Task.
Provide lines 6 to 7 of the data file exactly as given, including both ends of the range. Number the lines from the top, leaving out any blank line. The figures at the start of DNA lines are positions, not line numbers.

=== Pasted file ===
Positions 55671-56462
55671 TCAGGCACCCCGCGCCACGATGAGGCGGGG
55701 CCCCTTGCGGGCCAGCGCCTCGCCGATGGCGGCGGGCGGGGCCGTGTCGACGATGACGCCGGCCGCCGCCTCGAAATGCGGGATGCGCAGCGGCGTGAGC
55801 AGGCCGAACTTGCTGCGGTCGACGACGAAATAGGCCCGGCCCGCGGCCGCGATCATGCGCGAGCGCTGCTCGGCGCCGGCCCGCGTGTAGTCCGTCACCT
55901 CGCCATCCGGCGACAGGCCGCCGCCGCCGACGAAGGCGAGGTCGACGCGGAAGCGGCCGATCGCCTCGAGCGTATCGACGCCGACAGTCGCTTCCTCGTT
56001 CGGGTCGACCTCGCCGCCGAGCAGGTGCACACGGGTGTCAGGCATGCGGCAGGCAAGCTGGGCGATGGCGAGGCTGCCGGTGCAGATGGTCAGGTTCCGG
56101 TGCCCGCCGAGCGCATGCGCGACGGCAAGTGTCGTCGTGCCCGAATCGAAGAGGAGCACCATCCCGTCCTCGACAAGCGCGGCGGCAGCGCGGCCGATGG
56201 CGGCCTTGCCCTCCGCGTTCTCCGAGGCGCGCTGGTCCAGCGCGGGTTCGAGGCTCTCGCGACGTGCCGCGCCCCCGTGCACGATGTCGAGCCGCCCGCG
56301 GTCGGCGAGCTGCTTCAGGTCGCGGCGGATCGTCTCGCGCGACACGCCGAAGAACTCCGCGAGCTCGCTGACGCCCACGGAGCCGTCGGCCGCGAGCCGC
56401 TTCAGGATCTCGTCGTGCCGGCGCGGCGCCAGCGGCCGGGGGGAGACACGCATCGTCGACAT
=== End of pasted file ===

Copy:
56001 CGGGTCGACCTCGCCGCCGAGCAGGTGCACACGGGTGTCAGGCATGCGGCAGGCAAGCTGGGCGATGGCGAGGCTGCCGGTGCAGATGGTCAGGTTCCGG
56101 TGCCCGCCGAGCGCATGCGCGACGGCAAGTGTCGTCGTGCCCGAATCGAAGAGGAGCACCATCCCGTCCTCGACAAGCGCGGCGGCAGCGCGGCCGATGG